Offering users a Hansel-and-Gretel-style history trail is basically useless, because it simply duplicates functionality offered by the Back button, which is the Web’s second-most-used feature.

A history trail can also be confusing: users often wander in circles or go to the wrong site sections. Having each point in a confused progression at the top of the current page doesn’t offer much help.

Finally, a history trail is useless for users who arrive directly at a page deep within the site.

All this is true but it’s only part of the truth. The real point is that path based breadcrumb trails work against the most fundamental design decision of the web: universality through statelessness. By choosing to layer state behaviour over the top of HTTP you’re choosing to pick a fight with HTTP. As ever it’s best to pick your fights with care…

Location based breadcrumb trails

In the same post Jakob Neilson goes on to say:

breadcrumbs show their greatest usability benefit [for users arriving directly at a page deep within a site], but only if you implement them correctly – as a way to visualize the current page’s location in the site’s information architecture. Breadcrumbs should show the site hierarchy, not the user’s history.

But what’s meant by ‘site hierarchy’?

Hierarchy and ‘old’ media

Imagine you’re in proud possession of a set of box sets of Doctor Who series 1-4. Each box has 4, 5 or 6 DVDs. Each DVD has 2 or 3 episodes. Each episode has 10 or so chapters:

This structure is obviously mono-hierarchical; each thing has a single parent. So the chapter belongs to one episode, the episode is on one disc, the disc is in one box set. It’s the same pattern with tracks on CDs, chapters in books, sections in newspapers…

With ‘old’ media the physical constraints of the delivery mechanisms enforce a mono-hierarchical structure. Which makes it easy to signpost to users ‘where’ they are. An article in a newspaper can be in the news section or the comment section or the sport section or the culture section but it’s only ever found in one (physical) place (unless there’s a cock-up at the printing press). So it gets an appropriate section banner and a page number and a page position.

But how does this map to the web?

Files and folders, sections and subsections, identifiers and locations

The first point is people like to organise things. And they do this by categorising, sub-categorising and filing appropriately, dividing up the world into sets and sub-sets and sub-sub-sets… Many of the physical methods of categorisation have survived as metaphors into the digital world. So we have folders and files and inboxes and sent items and trash cans.

In the early days of the web the easiest way to publish pages was to stick a web server on a Unix box and point to the folder you wanted to expose. All the folders inside that folder and all the folders inside those folders and all the files in all the folders were suddenly exposed to the world via HTTP. And because of the basic configuration of web servers they were exposed according to the folder structure on the server. So a logo image filed in a folder called new, filed in a folder called branding, filed in a folder called images would get the URL /images/branding/new/logo.jpg. It was around this time that people started to talk about URLs (mapping resources to document locations on web servers) rather than HTTP URIs (file location independent identifiers for resources).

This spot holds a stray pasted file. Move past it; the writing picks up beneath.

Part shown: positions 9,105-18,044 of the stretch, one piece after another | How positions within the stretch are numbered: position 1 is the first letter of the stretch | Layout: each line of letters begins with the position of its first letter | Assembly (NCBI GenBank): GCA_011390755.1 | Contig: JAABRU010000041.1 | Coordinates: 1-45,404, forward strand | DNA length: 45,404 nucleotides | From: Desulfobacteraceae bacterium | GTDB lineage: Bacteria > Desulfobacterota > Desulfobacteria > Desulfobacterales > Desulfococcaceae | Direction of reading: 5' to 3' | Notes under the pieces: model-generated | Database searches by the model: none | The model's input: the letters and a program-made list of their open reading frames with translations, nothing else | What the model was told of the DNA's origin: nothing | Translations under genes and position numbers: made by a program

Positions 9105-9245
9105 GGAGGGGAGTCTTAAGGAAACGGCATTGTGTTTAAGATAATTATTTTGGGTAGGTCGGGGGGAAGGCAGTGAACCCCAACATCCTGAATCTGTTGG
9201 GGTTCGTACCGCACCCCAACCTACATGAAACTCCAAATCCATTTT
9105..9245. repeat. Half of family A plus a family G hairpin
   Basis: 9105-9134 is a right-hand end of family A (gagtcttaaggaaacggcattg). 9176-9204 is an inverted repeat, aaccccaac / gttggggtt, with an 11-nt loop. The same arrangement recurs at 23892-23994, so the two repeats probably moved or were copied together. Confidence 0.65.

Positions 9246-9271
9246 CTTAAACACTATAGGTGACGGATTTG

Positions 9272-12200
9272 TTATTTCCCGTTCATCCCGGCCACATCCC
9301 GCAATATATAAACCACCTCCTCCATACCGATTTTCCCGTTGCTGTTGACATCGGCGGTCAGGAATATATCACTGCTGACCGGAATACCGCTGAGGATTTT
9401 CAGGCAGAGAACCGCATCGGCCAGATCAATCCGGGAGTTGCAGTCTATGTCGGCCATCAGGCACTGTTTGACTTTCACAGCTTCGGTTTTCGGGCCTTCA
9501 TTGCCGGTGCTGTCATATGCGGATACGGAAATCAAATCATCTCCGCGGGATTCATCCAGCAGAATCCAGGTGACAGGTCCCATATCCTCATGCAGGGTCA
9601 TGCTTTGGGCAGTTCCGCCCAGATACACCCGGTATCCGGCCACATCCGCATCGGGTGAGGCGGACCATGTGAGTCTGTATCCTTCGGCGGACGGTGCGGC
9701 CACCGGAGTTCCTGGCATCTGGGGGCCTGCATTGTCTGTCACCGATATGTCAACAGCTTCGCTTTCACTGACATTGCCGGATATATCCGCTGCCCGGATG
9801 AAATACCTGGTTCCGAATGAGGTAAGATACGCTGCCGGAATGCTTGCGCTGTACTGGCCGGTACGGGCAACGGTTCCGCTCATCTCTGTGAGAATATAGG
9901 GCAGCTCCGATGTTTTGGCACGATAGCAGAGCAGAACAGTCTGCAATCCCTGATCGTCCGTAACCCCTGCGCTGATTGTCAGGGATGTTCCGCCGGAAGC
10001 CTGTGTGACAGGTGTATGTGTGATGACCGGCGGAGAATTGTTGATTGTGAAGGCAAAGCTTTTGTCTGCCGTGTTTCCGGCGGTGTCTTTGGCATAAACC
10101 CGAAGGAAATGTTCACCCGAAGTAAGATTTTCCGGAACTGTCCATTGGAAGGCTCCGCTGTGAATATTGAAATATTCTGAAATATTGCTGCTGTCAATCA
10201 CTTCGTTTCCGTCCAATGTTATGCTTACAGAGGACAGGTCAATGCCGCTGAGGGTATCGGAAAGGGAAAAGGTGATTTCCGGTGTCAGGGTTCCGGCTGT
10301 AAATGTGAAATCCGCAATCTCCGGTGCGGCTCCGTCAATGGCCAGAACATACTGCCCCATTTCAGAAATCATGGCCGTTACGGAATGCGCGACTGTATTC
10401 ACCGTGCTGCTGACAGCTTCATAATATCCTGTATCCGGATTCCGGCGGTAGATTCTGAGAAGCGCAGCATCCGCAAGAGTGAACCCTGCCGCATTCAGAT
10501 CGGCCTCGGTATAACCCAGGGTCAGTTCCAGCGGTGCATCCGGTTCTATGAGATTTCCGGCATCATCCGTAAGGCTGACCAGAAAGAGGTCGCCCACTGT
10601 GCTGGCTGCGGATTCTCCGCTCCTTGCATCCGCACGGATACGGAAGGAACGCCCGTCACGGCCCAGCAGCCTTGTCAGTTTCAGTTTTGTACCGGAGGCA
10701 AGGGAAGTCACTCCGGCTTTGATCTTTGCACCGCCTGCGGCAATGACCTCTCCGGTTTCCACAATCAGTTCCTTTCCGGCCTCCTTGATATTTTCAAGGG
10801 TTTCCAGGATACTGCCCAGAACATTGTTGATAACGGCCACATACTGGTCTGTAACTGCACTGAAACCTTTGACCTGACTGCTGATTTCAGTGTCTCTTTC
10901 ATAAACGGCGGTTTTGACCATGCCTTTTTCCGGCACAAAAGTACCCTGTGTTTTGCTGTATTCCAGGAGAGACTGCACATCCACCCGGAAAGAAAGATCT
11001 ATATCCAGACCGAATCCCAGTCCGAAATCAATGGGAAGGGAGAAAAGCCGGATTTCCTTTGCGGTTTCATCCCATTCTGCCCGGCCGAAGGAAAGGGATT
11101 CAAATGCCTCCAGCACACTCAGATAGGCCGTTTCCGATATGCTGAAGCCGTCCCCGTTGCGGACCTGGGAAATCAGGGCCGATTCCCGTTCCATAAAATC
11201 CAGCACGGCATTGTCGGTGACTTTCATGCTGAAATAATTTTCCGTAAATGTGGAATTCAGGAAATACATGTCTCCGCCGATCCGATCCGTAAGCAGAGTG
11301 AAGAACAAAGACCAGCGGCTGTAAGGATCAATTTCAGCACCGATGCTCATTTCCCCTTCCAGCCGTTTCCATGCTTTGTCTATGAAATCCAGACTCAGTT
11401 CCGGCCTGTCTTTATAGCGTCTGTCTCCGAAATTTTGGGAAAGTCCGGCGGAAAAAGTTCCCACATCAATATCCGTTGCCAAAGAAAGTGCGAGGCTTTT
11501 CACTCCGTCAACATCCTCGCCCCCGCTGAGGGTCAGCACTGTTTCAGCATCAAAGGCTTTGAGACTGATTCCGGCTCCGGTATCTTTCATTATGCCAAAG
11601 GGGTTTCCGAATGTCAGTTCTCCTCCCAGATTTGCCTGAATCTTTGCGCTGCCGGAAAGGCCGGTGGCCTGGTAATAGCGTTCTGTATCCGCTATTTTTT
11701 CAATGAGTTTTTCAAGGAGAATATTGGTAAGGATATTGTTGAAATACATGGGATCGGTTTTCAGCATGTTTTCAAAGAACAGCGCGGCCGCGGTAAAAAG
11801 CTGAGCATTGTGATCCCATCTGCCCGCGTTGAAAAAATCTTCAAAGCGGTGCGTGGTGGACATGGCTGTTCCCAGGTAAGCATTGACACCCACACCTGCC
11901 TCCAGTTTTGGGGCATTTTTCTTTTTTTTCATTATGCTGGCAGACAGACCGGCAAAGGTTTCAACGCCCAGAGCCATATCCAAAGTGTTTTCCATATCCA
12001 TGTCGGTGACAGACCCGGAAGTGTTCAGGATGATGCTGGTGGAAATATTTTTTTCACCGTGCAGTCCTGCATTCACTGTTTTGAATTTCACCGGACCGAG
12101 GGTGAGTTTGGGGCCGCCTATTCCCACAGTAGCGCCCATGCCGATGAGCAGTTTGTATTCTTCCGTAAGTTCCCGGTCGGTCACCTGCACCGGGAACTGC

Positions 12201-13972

Obviously file and folder structures are also mono-hierarchical; it’s not possible for a file to be in 2 folders simultaneously. And the easiest and most obvious way to build site navigation was to follow this hierarchical pattern. So start at the home page, navigate to a section page, navigate to a sub-section page and navigate to a ‘content’ page; just as you navigate through folders and files on your local hard drive. Occasionally some sideways movement was permitted but mostly it was down, down, up, down….

Many of the early battles in Information Architecture were about warping the filing systems and hierarchies that made sense inside businesses into filing systems and hierarchies that made sense to users. But it was still about defining, exposing and navigating hierarchies of information / pages. In this context the location based breadcrumb trail made sense. As Neilson says the job of the location based breadcrumb trails is to show the site hierarchy and if you have a simple, well-defined hierarchy why not let users see where they are in it? So location based breadcrumb trails make sense for simple sites. The problem comes with…

Complex sites and breadcrumb trails

Most modern websites are no longer built by serving static files out of folders on web servers. Instead pages are assembled on the fly as and when users request them by pulling data out of a database and content out of a CMS, munging together with feeds from other places and gluing the whole lot together with some HTML and a dash of CSS. (Actually, when I say most I have no idea of the proportions of dynamic vs static websites but all the usual suspects (Amazon, Facebook, Twitter, Flickr etc) work dynamically.) Constructing a site dynamically makes it much easier to publish many, many pages; both aggregation pages and content pages. The end result is a flatter site with more complex polyhierarchical structures that don’t fit into the traditional IA discipline of categorisation and filing.

The problem is wholly contained sets within sets within sets are a bad way to model most things. Real things in real life just don’t lend themselves to being described as leafs in a mono-hierarchical taxonomy. It’s here that I part company with Neilson who, in the same post, goes on to say:

For non-hierarchical sites, breadcrumbs are useful only if you can find a way to show the current page’s relation to more abstract or general concepts. For example, if you allow users to winnow a large product database by specifying attributes (of relevance to users, of course), the breadcrumb trail can list the attributes that have been selected so far. A toy site might have breadcrumbs like these: Home > Girls > 5-6 years > Outdoor play